The Beatles--the world's most famous rock and roll band--travel from their home town of Liverpool to London to perform in a television broadcast. Along the way they must rescue Paul's unconventional grandfather from various misadventures and drummer Ringo goes missing just before the crucial concert. Written by
Jim Beaver <firstname.lastname@example.org>
The song accompanying the boys' romp in the field was originally "I'll Cry Instead". It was changed to the previously-released track "Can't Buy Me Love" when director Richard Lester felt the first song didn't fit the mood properly. See more »
When Paul's Grandfather is selling pictures of the group outside the theater, the girls who surround him knock his hat off his head. Immediately after, as the Bobbies (Policemen) rescue him from the crowd, his hat is still on. See more »
God knows what you've unleashed on the unsuspecting South. It'll be wine, women, and song all the way with Ringo when he gets the taste for it.
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Derek Guyler is credited as 'Police Inspector' though it is clearly established that he is only a sergeant. See more »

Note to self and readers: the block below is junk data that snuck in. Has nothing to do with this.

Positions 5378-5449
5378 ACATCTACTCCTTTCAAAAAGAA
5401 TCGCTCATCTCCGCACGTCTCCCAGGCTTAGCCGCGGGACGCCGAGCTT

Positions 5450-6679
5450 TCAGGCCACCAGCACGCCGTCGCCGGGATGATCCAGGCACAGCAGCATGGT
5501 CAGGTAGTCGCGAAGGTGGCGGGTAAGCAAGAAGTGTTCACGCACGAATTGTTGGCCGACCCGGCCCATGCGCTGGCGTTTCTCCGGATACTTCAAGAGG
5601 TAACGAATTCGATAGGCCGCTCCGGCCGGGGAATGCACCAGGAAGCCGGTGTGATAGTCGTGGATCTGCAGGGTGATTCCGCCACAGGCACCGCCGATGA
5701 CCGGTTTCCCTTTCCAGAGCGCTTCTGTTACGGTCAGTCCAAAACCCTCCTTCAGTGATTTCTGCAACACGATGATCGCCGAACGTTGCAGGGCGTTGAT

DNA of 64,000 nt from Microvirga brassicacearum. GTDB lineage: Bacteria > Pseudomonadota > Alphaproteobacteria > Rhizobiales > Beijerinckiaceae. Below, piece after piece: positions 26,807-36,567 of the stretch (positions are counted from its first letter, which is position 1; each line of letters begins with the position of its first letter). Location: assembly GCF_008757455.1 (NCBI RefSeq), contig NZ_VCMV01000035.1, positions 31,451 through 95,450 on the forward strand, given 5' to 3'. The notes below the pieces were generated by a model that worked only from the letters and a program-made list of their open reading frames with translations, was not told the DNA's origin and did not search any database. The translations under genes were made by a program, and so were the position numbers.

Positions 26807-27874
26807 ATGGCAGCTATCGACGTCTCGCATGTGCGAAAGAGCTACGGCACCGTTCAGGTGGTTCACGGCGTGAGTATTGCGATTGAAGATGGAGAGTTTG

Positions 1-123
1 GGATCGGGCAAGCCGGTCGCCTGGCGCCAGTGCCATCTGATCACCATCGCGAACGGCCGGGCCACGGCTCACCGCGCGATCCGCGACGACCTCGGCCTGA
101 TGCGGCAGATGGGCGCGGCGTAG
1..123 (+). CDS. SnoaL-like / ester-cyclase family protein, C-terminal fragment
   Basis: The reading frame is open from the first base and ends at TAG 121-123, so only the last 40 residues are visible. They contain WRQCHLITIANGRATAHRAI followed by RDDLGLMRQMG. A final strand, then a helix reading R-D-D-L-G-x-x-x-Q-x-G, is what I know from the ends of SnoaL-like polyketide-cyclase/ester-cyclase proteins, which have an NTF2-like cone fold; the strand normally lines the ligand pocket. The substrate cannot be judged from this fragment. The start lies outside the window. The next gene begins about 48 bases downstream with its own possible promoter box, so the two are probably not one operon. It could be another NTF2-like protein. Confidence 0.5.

I was in my mid-thirties when the Beatles came to America, and appeared at Shea Stadium and (famously) on the Ed Sullivan. I saw their success, with the screaming girls, as just another teen-age phenomenon. I must have read in some column that this film was interesting for its direction and photography. That was true. What I did not expect was that I would be caught up by the Beatles themselves, both as personalities and as musicians. Those who comment adversely on their lack of acting ability are way off base, because neither they nor the director were looking for dramatic skill; only for a degree of naturalness, which was achieved. Those who criticize the technical aspects are not well-acquainted with new developments in film technique especially in France; for instance, the jump shot. Those who criticize lack of plot must be interested only in straight narrative. I suggest that all the previously mentioned critics see the documentary materials on the making of the film, particularly those contained in the DVD set. They will see, for better or worse, that the creators and performers achieved what they wanted, allowing room for the unexpected. For forty years now I have been an admirer, own all their recordings, etc.; and taught this movie in my history of film class regularly. Don't believe the nay-sayers; see for yourself.
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